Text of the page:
Narcissistic CEOs, largely ignoring the long term interests of shareholders and employees, may engage in high risk and unethical behaviors which jeopardize organizations.
Studies have linked aggressive merger and acquisition behavior with the propensity to commit financial fraud, and found that executives at high growth firms are more likely to engage in such behavior. The destructive effects of their behavior include tremendous economic damage to multiple stakeholders, including employee job loss and loss of investor money and confidence. Firms with fraud activity are more likely to declare bankruptcy.
The body of literature surrounding narcissism and accounting fraud has implications for the executive screening process, board oversight, auditors, and the design of executive compensation packages. Amernic and Craig propose that understanding narcissism offers insight into CEO involvement in unethical financial reporting practices. Boards and audit committees should pay attention to CEO personality traits and power consolidation. CEO involvement in the auditor selection process also warrants scrutiny. Research demonstrates that the personalities and pathologies of leadership have the capacity to greatly impact various stakeholders.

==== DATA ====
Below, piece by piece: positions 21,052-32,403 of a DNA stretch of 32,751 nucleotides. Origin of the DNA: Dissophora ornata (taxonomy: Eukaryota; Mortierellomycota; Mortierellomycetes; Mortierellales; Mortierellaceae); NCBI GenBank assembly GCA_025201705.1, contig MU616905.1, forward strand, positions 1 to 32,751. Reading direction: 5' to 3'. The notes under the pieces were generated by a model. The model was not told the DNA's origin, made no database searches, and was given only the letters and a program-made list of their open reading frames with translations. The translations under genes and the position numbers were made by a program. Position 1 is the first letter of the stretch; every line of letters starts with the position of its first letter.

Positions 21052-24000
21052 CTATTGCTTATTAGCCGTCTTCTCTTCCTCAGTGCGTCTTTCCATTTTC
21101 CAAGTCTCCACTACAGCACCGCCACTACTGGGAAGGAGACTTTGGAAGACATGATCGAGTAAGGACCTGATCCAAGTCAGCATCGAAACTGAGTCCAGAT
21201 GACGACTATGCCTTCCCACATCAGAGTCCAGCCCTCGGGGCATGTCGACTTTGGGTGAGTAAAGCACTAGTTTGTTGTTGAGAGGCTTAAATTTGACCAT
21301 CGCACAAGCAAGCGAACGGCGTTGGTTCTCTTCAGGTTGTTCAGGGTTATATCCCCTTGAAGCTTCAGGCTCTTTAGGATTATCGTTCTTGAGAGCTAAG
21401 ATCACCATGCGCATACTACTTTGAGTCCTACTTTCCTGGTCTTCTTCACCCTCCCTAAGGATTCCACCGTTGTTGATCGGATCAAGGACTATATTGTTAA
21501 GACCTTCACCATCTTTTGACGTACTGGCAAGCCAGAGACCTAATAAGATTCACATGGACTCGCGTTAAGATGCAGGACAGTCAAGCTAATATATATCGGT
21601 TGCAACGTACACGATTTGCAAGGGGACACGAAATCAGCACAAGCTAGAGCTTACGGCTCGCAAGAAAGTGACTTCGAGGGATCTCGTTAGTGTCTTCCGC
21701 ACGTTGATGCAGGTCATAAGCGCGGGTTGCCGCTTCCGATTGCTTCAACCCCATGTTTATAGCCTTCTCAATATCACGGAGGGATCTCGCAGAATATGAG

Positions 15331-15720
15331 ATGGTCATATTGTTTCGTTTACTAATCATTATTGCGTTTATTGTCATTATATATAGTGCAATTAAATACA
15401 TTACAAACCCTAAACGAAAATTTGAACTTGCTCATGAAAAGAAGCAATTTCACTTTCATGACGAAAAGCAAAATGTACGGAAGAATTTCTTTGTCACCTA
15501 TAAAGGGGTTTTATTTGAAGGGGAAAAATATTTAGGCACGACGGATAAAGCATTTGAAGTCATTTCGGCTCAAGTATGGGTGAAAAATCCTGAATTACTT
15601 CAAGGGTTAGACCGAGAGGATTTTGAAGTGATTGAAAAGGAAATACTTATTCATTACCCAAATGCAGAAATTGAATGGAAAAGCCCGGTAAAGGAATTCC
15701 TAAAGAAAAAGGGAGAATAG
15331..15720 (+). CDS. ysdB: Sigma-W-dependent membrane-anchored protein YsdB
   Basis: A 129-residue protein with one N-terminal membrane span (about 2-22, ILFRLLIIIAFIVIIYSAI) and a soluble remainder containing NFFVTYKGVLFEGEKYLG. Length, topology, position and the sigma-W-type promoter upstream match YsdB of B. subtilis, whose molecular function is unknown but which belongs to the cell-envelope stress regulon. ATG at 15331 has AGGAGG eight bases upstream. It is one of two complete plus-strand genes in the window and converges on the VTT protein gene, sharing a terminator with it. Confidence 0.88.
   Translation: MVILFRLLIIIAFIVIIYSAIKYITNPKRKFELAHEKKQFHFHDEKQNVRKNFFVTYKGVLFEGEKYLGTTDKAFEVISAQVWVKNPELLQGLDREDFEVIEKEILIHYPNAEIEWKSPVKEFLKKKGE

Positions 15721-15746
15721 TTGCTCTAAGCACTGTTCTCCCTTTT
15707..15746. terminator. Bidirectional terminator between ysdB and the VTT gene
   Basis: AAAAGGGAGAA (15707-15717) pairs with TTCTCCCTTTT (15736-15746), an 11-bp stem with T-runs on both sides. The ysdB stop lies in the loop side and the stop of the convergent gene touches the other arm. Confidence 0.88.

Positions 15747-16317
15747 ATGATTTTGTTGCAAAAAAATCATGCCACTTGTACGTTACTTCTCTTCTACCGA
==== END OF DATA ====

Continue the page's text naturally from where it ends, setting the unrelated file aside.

Amernic, J., & Craig, R. (2010). Accounting as a Facilitator of Extreme Narcissism Journal of Business Ethics, 96 (1), 79-93 DOI: 10.1007/s10551-010-0450-0
Boyle, D., Carpenter, B., and Hermanson, D. (2012). CEOs, CFOs, and Accounting Fraud. The CPA Journal.
Dorminey, J., Fleming, A., Kranacher, M., & Riley, R. (2012). The Evolution of Fraud Theory Issues in Accounting Education, 27 (2), 555-579 DOI: 10.2308/iace-50131
Financial Fraud and Fraud Susceptibility in the United States: Research Report from a 2012 National Survey. FINRA Investor Education Foundation.
Fraudulent Financial Reporting 1998-2007: An Analysis of U.S. Public Companies. (2010). Committee of Sponsoring Organizations of the Treadway Commission http://www.coso.org/documents/COSOFRAUDSTUDY2010_001.PDF
Rijsenbilt, A., & Commandeur, H. (2012). Narcissus Enters the Courtroom: CEO Narcissism and Fraud Journal of Business Ethics, 117 (2), 413-429 DOI: 10.1007/s10551-012-1528-7
Zona, F., Minoja, M., & Coda, V. (2012). Antecedents of Corporate Scandals: CEOs’ Personal Traits, Stakeholders’ Cohesion, Managerial Fraud, and Imbalanced Corporate Strategy Journal of Business Ethics, 113 (2), 265-283 DOI: 10.1007/s10551-012-1294-6